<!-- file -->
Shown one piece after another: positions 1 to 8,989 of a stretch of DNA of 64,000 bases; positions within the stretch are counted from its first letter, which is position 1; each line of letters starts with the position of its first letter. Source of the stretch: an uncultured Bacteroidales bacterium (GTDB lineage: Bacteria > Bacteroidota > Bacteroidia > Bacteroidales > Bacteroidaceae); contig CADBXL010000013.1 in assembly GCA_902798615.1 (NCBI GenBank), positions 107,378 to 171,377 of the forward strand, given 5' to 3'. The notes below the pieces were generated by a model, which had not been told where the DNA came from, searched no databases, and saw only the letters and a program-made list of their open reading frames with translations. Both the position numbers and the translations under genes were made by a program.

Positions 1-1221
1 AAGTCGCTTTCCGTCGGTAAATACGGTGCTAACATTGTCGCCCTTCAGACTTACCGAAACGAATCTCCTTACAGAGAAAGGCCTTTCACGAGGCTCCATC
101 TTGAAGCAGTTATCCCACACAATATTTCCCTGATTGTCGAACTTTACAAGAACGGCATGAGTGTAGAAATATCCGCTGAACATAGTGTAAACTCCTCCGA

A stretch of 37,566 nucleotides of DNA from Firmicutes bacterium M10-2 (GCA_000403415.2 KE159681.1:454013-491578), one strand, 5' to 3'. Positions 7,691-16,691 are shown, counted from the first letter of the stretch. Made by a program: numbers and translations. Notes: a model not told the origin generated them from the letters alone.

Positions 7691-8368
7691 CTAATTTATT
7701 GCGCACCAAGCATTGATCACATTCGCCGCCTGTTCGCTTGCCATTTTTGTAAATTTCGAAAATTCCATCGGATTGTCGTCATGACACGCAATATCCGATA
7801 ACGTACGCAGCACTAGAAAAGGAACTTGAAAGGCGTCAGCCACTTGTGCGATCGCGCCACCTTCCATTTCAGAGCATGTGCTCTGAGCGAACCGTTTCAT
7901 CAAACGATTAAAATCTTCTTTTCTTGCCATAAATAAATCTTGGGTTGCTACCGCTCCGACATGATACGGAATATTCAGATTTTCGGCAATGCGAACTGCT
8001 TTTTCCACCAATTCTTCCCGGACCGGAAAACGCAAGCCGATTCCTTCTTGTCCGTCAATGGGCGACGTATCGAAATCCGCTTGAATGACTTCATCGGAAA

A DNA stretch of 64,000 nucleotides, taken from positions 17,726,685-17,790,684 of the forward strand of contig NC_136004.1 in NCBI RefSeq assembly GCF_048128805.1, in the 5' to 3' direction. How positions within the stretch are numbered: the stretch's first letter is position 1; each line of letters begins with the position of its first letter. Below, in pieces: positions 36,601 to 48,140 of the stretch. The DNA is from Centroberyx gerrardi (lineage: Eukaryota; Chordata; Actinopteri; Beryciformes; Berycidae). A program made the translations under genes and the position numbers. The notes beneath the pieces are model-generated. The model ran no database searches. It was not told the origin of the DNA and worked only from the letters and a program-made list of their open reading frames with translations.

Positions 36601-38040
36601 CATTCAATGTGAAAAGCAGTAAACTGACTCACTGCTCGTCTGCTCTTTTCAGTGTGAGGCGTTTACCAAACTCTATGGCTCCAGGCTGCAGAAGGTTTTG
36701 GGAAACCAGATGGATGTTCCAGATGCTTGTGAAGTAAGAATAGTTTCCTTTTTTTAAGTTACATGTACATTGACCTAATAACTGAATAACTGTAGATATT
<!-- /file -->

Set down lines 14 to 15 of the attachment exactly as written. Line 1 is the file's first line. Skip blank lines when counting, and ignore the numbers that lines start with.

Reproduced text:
36601 CATTCAATGTGAAAAGCAGTAAACTGACTCACTGCTCGTCTGCTCTTTTCAGTGTGAGGCGTTTACCAAACTCTATGGCTCCAGGCTGCAGAAGGTTTTG
36701 GGAAACCAGATGGATGTTCCAGATGCTTGTGAAGTAAGAATAGTTTCCTTTTTTTAAGTTACATGTACATTGACCTAATAACTGAATAACTGTAGATATT